“The Capitol Police knew it was going to be a large group, but they assumed it was a peaceful group they could manipulate and control. You prepare for the worst and then everything is better,” he said.
Chief Sund’s resignation was a stunning reversal from earlier in the day, when his spokesperson said he had no plans to step down.
Mrs. Pelosi blasted Chief Sund on Wednesday for not calling lawmakers since the violent siege. It took more than 20 hours after the House and Senate chambers were locked down for Capitol Police to address the incident.
In that statement, Chief Sund said there was “a robust plan” to address protests, but the Trump supporters’ activities turned into “criminal riotous behavior.”
“The violent attack on the U.S. Capitol was unlike any I have experienced in my 30 years in law enforcement here in Washington,” he said.
Mr. Dimoff ticked off a list of failures he said could have reduced the chaos, if not outright prevented protesters from taking over the Capitol.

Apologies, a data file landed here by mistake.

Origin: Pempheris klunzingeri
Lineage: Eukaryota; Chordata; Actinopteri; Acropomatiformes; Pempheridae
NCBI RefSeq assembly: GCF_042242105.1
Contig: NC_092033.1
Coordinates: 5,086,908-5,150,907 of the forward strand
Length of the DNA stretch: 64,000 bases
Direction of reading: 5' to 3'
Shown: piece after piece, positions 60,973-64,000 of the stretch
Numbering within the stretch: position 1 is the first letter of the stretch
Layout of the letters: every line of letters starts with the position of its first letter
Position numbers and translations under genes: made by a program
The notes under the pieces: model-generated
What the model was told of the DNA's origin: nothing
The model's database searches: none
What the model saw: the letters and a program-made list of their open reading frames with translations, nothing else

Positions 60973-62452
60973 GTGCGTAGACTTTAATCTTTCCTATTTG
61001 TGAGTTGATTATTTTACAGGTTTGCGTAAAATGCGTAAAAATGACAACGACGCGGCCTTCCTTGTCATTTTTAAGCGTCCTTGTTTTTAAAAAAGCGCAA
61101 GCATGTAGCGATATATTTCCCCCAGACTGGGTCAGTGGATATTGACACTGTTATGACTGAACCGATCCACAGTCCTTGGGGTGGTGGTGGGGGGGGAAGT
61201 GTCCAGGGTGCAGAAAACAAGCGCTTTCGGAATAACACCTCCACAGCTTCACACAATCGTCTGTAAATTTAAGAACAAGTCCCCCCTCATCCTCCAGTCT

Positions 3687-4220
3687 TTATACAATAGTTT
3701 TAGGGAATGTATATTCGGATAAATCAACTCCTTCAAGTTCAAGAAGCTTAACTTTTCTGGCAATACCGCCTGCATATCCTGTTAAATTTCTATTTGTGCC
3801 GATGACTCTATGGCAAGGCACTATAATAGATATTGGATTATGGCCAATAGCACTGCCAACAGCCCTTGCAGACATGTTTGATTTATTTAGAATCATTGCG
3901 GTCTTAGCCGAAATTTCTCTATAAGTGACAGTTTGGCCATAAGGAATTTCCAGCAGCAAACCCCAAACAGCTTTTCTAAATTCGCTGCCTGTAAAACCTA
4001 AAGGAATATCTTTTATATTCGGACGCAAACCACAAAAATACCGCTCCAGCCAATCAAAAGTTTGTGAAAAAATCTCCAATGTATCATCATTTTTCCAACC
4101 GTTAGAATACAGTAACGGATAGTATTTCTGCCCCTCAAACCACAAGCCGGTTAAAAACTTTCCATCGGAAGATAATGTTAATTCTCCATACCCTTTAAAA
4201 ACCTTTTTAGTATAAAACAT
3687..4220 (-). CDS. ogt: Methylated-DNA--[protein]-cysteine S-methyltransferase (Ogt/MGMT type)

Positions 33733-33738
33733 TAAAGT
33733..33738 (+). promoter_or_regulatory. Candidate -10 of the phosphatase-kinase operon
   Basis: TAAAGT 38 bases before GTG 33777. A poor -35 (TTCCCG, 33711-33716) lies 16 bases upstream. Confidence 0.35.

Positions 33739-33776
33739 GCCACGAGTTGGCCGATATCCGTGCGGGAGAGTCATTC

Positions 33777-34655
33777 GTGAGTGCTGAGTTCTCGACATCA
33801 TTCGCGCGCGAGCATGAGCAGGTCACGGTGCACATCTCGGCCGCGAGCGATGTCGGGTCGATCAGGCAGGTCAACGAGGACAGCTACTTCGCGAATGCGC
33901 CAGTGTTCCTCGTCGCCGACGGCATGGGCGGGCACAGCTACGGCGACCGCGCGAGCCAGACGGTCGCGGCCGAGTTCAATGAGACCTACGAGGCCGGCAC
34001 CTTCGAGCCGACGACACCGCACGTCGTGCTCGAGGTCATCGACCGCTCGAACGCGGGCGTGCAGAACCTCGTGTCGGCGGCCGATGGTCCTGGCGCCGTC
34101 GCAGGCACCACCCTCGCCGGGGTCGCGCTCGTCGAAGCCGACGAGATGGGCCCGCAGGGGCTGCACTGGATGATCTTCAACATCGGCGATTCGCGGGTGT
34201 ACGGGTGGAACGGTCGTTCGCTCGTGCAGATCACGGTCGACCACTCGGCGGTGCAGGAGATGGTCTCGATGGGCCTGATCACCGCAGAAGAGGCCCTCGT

Capitol Police should have put stronger concrete barriers into place and beefed up the law enforcement and military presence before the protest began, he said.
“If they can spit-hit the wall, the crowd is too close,” Mr. Dimoff said. “Soon they will just start piling up and someone will start pushing, moving everyone forward like cattle and going through the police.”
Mr. Dimoff also said the Capitol Police should have done a better job gathering intelligence ahead of the protest by reviewing social media accounts and keeping an eye on potential agitators. He pointed to social media posts announcing plans to storm the Capitol.